The cyberattack on a UK-based software firm that upended some derivatives trading doesn’t pose a “systemic risk to the financial sector,” a senior official in the US Treasury Department said Wednesday.
The attack of ION Trading UK, first reported on Tuesday, affected 42 of its clients and forced several European and US banks and brokers to process trades manually. The company’s software is used to complete derivatives trades across stock, bond and commodities markets and the outage is affecting vital processes such as the calculation of margin calls and regulatory reporting on large market positions, according to impacted brokers.
A Russian ransomware gang LockBit was behind the attack, according to correspondence from ION obtained by Bloomberg, the contents of which were confirmed by a company representative.
Todd Conklin, deputy assistant secretary of the Treasury’s Office of Cybersecurity and Critical Infrastructure Protection, said the issue is “currently isolated to a small number of smaller and mid-size firms and does not pose a systemic risk to the financial sector.”
“We remain connected with key financial sector partners, and will advise of any changes to this assessment,” he added.
Exchange operators CME Group Inc., Intercontinental Exchange Inc. and Cboe Global Markets Inc. said Wednesday that their members had experienced issues with a third-party software vendor. Those issues could affect the timing of publishing exchange reports by the end of the day, the firm said.
“Any impact on clearing members may affect the contents and timeliness of the publication of exchange reports, including open interest,” CME said in a note to members.
StoneX Financial Ltd., which provides clearing and execution services, said in a note to clients Wednesday that the ION situation continues to have a market-wide impact.
The firm is taking “alternative measures to clear trading activity, with priority being given to expiring contracts,” the company said.
Access to books and records were also affected, and StoneX said it was unable to perform due diligence on payments and transfer requests, causing delays in processing. A representative for StoneX declined to comment.
“We cannot guarantee these requests will be processed until the outage is resolved,” the firm wrote in the note seen by Bloomberg.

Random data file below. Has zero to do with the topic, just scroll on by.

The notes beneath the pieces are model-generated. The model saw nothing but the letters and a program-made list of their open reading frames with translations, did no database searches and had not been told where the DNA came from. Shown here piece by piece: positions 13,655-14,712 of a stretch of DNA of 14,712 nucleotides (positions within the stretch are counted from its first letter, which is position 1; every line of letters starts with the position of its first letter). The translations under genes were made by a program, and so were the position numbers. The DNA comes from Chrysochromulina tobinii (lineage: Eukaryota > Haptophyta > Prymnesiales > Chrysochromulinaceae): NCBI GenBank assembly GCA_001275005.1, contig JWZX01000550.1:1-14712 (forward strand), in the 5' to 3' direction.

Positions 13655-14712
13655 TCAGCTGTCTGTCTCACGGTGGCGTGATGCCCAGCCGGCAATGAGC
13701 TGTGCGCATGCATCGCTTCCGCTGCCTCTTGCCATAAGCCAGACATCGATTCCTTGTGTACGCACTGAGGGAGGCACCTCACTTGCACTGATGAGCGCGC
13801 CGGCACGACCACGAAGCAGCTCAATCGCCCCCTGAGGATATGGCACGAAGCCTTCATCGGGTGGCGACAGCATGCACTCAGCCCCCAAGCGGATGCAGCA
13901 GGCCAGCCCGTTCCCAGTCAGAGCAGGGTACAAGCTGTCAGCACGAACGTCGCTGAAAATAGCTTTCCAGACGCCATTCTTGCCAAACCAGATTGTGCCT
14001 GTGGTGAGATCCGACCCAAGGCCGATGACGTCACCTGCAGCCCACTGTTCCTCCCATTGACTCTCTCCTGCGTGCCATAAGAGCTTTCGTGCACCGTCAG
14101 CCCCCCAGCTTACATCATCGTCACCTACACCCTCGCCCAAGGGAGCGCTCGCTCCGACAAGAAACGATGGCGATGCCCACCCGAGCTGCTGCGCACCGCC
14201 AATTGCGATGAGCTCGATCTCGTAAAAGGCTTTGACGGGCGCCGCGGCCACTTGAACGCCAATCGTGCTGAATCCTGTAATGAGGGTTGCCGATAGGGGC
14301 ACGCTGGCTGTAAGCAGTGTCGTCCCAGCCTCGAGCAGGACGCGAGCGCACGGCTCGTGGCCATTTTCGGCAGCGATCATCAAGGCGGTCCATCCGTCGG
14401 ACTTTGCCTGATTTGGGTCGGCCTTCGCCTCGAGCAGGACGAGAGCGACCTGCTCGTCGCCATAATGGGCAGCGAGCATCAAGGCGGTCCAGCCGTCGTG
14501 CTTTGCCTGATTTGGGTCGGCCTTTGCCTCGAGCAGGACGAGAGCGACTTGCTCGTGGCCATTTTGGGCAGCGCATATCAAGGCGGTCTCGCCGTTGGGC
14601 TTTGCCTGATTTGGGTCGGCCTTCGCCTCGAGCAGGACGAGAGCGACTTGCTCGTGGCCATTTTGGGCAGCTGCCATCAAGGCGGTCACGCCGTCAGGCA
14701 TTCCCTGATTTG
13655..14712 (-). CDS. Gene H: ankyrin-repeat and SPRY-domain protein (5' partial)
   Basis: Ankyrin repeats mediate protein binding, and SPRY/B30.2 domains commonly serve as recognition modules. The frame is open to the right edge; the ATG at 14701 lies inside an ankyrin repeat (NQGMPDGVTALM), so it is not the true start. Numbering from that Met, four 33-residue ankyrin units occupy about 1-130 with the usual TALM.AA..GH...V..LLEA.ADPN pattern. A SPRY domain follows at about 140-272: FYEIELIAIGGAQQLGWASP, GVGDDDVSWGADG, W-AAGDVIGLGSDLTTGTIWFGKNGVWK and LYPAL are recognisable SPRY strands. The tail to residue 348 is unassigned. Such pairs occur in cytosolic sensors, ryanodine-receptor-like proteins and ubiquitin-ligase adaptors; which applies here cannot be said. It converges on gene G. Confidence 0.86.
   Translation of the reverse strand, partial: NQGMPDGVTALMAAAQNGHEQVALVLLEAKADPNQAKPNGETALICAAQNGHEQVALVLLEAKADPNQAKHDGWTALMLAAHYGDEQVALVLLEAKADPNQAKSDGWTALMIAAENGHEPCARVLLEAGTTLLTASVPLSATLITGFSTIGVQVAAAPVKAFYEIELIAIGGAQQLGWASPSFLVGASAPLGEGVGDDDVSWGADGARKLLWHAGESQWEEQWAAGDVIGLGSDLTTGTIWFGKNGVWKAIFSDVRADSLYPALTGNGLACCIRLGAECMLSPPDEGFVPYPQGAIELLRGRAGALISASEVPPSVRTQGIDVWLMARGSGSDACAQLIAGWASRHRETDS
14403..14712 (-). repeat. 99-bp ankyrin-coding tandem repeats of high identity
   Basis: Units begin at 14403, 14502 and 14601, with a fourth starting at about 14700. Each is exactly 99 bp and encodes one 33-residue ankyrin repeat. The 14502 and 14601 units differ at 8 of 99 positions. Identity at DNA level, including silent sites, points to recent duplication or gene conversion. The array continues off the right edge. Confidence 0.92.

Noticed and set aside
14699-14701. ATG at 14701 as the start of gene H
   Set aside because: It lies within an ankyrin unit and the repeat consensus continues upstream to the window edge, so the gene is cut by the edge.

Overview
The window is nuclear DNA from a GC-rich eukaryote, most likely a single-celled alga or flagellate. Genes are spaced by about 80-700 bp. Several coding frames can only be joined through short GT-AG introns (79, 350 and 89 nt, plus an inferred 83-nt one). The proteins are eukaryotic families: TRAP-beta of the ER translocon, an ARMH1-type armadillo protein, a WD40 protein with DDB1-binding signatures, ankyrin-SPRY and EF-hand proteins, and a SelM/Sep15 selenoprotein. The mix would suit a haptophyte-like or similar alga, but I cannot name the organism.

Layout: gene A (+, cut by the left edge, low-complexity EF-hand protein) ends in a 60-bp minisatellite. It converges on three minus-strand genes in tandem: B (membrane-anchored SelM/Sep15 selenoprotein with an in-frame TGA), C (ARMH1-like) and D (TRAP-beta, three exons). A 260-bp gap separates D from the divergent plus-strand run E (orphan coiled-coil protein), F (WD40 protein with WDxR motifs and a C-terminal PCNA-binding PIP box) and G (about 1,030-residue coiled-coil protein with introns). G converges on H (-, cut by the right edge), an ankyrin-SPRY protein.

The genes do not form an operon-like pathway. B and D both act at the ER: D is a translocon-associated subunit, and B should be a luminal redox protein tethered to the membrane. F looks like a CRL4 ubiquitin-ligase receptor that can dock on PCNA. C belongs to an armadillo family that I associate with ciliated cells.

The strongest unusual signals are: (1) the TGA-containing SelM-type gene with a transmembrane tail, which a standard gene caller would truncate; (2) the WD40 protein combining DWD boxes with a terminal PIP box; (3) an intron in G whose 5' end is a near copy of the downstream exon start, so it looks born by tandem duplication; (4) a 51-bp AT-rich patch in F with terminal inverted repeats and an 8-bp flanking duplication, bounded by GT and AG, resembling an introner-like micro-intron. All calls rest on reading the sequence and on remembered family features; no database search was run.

The ICE Futures Europe exchange said it has extended the cut-off time for members to perform position maintenance by two hours until further notice.
Faster, More Automated
Software firms like ION have flourished as trading on global exchanges has become faster and more automated, but in the process they’ve become an increasingly crucial part of the plumbing in modern financial markets.
Rival trade-processing systems have also been affected due to complications matching off trades routed via ION, and as a workaround some trades are being processed manually, the brokers said. The Futures Industry Association held several calls to discuss the incident with market participants on Tuesday and Wednesday, they said.
In a message to clients seen by Bloomberg Tuesday, the US clearing unit of Dutch lender ABN Amro Bank NV said the disruption would delay its overnight processing and that it would continue to operate manually on Wednesday. A spokesperson for the bank said Wednesday the message was sent to clients as a precaution but the firm was able to keep business running as usual after it implemented a back-up system.
Steve Adamske, spokesman for the US Commodity Futures Trading Commission, said the derivatives regulator is aware of ION’s incident and is “working closely with impacted parties, regulators and other market participants to ensure orderly resolution.”
Lockbit, one of the most prolific ransomware gangs in the world, uses malicious software to encrypt files on its victims’ computers, rendering them inoperable. The gang then demands payment to unlock the files. The group has been active since at least January 2020, and has hacked as many as 1,000 victims in the US and around the world, extorting at least $100 million in ransom demands, according to the US Justice Department.